Ohio State is still way ahead of the B1G in terms of overall talent.
The sky is blue, the Earth is round and when you have better players, you win more games.
Certainly, winning big in college football takes great coaching, enormous support staffs, state-of-the-art training facilities and plenty of luck. But whoever has the most talented roster, has a head start in the race for conference and national championships.
National Signing Day 2016 gave us more than 4,000 new players to root for and track over the next four or five seasons. So which teams are in the best shape for 2016?
College Football Podcast: 2016 National Signing Day Recap
Below are the national recruiting ranking averages for Big Ten schools over the last five classes according to 247Sports Team Composite rankings and each team's record over the last five seasons. Obviously, this doesn't take into account attrition but, over time, this should be considered relatively even across the conference.
Ranking the Big Ten's College Football Rosters in 2016:
What We Learned:
Not So Fast
Many have been quick to point to Michigan or Michigan State as the front-runner in the Big Ten in 2016. However, one team stands head-and-shoulders above the rest of the league in terms of talent and that team is Ohio State. Urban Meyer has the No. 2-ranked roster in the nation behind only Alabama and is the only B1G team ranked in the top 14. Michigan has closed the gap (and will continue to do so) and the Spartans are surging on the trail, but OSU still owns the Midwest talent pipeline.
Mark Dantonio does things his way and he needs players who buy into that. But if he can get guys that are bigger, stronger, faster AND willing to buy in, his team will be in better shape. Michigan State has turned all of those recent wins, conference titles and big-time bowl berths into back-to-back 22nd-rated classes. Both of which, on paper, would be the best of the Dantonio era in East Lansing. Subsequently, Michigan State moved from fifth in the league in talent last fall to third in 2016.
Time to Win
Penn State is tied with the Spartans (27.4) for the third-best roster in the Big Ten. Yet, the Nittany Lions are just 37-26 (22-18) over the last five years. Certainly, scholarship limitations are a huge issue and had slowed James Franklin’s progress. But PSU has as good a roster as nearly everyone in this league and the wins need to come after back-to-back top-20 classes.
Mike Riley has a tough job on his hands when it comes to recruiting. Once prospects are on campus in Lincoln, it isn’t hard to sell Nebraska football. It’s one of the greatest programs in the game. However, getting players to campus on their own dime is nearly impossible. Which actually makes the 24th-rated class something of a victory for Riley in his first full cycle. Nebraska is fifth in the league and 29th nationally in terms of talent — which may be the current reality of modern recruiting at Nebraska.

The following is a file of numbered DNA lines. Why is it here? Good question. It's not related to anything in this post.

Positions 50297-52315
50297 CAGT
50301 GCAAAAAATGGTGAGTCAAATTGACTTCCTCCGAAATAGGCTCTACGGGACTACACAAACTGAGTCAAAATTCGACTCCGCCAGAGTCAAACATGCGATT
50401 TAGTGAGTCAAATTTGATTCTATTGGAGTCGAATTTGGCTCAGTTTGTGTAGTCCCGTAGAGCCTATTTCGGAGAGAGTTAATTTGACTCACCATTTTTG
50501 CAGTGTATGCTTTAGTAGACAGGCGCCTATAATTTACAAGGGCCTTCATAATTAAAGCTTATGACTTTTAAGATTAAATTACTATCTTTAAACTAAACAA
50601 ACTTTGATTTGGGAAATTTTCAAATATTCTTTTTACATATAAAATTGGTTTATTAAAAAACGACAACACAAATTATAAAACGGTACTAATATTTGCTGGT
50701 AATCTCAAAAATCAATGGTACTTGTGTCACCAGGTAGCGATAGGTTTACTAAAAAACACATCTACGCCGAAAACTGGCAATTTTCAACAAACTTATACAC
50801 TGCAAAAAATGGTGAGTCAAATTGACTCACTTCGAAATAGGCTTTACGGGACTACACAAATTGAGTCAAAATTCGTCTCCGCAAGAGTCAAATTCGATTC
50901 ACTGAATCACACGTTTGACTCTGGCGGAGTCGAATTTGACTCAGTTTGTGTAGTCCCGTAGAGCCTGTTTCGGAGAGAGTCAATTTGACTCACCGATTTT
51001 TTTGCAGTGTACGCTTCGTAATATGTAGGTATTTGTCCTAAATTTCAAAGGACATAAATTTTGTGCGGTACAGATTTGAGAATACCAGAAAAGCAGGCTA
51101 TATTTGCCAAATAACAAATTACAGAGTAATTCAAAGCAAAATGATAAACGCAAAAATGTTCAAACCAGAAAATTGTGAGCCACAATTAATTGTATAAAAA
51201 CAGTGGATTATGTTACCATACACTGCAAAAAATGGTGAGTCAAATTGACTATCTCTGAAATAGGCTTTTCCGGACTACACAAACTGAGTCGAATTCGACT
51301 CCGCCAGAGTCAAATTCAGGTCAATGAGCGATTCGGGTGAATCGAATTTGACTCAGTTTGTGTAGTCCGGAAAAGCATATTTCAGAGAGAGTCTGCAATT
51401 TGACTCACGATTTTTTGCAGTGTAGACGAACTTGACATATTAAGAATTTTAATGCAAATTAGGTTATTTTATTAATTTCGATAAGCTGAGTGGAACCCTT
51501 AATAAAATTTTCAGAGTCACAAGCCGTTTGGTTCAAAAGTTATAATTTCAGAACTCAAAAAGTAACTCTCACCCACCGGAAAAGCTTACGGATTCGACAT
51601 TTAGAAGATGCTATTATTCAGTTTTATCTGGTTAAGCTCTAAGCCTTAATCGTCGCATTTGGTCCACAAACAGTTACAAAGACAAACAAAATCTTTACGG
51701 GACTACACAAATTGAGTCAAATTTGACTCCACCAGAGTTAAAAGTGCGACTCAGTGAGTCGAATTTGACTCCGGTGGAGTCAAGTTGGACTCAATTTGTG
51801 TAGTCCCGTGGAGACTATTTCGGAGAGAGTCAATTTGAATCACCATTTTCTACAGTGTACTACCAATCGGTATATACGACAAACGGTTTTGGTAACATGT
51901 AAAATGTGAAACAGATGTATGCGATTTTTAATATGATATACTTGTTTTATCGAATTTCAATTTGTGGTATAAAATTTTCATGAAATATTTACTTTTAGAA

Iowa’s 2015 year came out of nowhere and almost led to a Big Ten title — like most of Kirk Ferentz’ most memorable seasons. However, the reason Iowa cannot sustain long-term, elite-level success is simple. The Hawkeyes don’t have the overall talent to compete. No coach can be expected to compete for championships with the 11th-most talented roster in any league much less one of the B1G’s caliber. Indiana, Rutgers and Northwestern have better players — which is shocking.
Kommitment to Kevin
Indiana hasn’t won a ton of games under Kevin Wilson but it’s clear that the program is committed to their guy. Wilson got the Hoosiers to a bowl game and enters 2016 with the eighth-best roster in the league — up two spots from 10th last year. The East Division is a bloodbath but Indiana has the right guy in Wilson and it’s nice to see the program commit to him.
Despite pockets of historical success, it’s hard to win at Minnesota and Illinois in the modern recruiting era. And elevating interim coaches to full-time positions isn’t normally the way to go about building a program. Bill Cubit feels like a stop gap at Illinois and Tracy Claeys doesn’t bring a lot of upside to the table in Minneapolis. Both may be excellent coordinators but both will have to prove themselves in a big way on the recruiting trail before new athletic directors get to town.
College Football Podcast: 2016 Coaching Carousel